Individuals born after intrauterine growth restriction (IUGR) are at an increased risk of developing diabetes in their adult life. IUGR impairs β-cell function and reduces β-cell mass thereby diminishing insulin secretion. IUGR also induces insulin resistance, with impaired insulin signaling in muscle in adult humans who were small for gestational age (SGA) and in rodent models of IUGR. There is epidemiological evidence in humans that exercise in adults can reduce the risk of metabolic disease following IUGR. However, it is not clear whether adult IUGR individuals benefit to the same extent from exercise as do normal birth weight individuals, as our rat studies suggest less of a benefit in those born IUGR. Importantly, however, there is some evidence from studies in rats that exercise in early life might be able to reverse or reprogram the long-term metabolic effects of IUGR. Studies are needed to address gaps in current knowledge, including determining the mechanisms involved in the reprogramming effects of early exercise in rats, whether exercise early in life or in adulthood has similar beneficial metabolic effects in larger animal models in which insulin resistance develops after IUGR. Human studies are also needed to determine whether exercise training improves insulin secretion and insulin sensitivity to the same extent in IUGR adults as in as control populations. Such investigations will have implications for customising the recommended level and timing of exercise to improve metabolic health after IUGR.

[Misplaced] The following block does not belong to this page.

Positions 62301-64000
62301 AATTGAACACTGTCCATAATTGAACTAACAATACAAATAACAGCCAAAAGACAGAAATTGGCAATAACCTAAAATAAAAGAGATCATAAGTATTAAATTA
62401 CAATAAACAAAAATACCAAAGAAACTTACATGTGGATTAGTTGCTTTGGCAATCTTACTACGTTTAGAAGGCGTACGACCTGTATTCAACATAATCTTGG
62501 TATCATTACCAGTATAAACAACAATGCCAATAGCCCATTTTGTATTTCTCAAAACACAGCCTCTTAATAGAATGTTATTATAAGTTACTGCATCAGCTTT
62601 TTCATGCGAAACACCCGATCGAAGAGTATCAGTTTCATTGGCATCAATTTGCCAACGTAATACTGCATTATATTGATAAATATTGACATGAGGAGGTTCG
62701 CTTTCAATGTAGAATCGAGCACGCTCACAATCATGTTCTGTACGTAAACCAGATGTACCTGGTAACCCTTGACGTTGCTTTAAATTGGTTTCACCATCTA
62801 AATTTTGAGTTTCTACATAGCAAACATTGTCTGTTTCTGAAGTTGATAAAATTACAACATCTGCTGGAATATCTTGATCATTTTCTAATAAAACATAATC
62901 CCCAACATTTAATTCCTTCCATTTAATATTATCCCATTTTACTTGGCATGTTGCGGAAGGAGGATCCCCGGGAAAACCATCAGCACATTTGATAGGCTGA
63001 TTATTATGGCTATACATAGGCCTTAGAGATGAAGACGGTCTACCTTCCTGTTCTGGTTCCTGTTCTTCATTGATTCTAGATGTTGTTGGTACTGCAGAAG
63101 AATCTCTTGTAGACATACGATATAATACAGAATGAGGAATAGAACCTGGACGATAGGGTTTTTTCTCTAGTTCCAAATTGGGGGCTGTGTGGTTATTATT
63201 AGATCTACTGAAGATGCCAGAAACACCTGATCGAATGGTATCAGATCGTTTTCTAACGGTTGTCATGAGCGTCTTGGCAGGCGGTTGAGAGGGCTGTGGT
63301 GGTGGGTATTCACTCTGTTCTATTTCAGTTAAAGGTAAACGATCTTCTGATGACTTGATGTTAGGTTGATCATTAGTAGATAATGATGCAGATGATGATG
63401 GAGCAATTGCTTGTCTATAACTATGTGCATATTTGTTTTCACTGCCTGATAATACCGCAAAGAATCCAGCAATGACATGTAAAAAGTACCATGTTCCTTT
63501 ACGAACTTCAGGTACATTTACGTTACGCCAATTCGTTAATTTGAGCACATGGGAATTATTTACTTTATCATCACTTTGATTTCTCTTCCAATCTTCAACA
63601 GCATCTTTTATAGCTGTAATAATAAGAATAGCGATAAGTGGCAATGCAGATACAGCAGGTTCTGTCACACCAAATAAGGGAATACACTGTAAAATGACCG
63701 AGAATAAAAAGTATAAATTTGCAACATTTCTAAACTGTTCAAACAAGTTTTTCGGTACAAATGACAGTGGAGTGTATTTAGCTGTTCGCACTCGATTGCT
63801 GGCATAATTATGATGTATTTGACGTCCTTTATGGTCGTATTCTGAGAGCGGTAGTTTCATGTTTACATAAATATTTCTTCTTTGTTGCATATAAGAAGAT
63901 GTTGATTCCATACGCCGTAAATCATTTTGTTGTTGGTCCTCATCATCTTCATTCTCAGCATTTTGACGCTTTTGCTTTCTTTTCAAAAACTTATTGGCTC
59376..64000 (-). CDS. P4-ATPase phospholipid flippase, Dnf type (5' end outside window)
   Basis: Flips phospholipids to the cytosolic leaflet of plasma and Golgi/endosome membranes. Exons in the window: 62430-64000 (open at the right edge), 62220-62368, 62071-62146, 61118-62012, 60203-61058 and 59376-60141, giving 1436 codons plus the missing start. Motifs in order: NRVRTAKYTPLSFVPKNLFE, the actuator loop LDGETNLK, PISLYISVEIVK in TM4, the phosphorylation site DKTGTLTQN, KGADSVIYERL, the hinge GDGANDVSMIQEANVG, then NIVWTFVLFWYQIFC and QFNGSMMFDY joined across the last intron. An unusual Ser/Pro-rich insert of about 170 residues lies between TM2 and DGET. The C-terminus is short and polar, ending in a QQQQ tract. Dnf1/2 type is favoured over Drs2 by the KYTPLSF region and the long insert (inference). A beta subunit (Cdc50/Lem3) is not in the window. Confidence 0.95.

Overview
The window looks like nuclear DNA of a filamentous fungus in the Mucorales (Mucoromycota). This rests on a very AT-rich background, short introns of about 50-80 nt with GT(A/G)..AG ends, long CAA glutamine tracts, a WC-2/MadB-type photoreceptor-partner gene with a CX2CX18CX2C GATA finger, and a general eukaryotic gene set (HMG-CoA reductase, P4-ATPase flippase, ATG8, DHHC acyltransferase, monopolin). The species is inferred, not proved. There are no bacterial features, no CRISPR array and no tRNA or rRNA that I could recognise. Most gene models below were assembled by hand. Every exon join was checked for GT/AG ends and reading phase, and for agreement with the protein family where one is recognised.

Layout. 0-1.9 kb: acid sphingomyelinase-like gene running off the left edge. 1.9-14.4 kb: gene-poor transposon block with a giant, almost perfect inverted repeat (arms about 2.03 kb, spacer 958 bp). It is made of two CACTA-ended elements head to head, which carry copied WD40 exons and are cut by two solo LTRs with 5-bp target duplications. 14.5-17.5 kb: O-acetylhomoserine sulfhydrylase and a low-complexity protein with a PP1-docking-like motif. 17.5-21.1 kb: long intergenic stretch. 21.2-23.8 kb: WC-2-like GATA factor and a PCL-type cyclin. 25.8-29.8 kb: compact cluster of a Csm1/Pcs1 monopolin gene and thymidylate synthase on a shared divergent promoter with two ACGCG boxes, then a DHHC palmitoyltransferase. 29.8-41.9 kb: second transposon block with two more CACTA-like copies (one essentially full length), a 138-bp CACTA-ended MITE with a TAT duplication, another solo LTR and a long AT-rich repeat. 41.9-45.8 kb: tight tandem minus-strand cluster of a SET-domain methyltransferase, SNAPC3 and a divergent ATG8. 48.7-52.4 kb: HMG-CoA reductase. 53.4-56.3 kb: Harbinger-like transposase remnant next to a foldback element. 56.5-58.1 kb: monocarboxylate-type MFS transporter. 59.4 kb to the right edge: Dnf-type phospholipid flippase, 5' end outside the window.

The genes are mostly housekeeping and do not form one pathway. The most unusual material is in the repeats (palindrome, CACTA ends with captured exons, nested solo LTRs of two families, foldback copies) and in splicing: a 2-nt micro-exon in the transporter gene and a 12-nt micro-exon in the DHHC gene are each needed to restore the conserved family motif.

|Number of pages||14|
|Journal||American Journal of Physiology - Endocrinology and Metabolism|
|Publication status||Published - 1 May 2014|
- Glucose tolerance
- Insulin secretion
- Insulin sensitivity
- Physical activity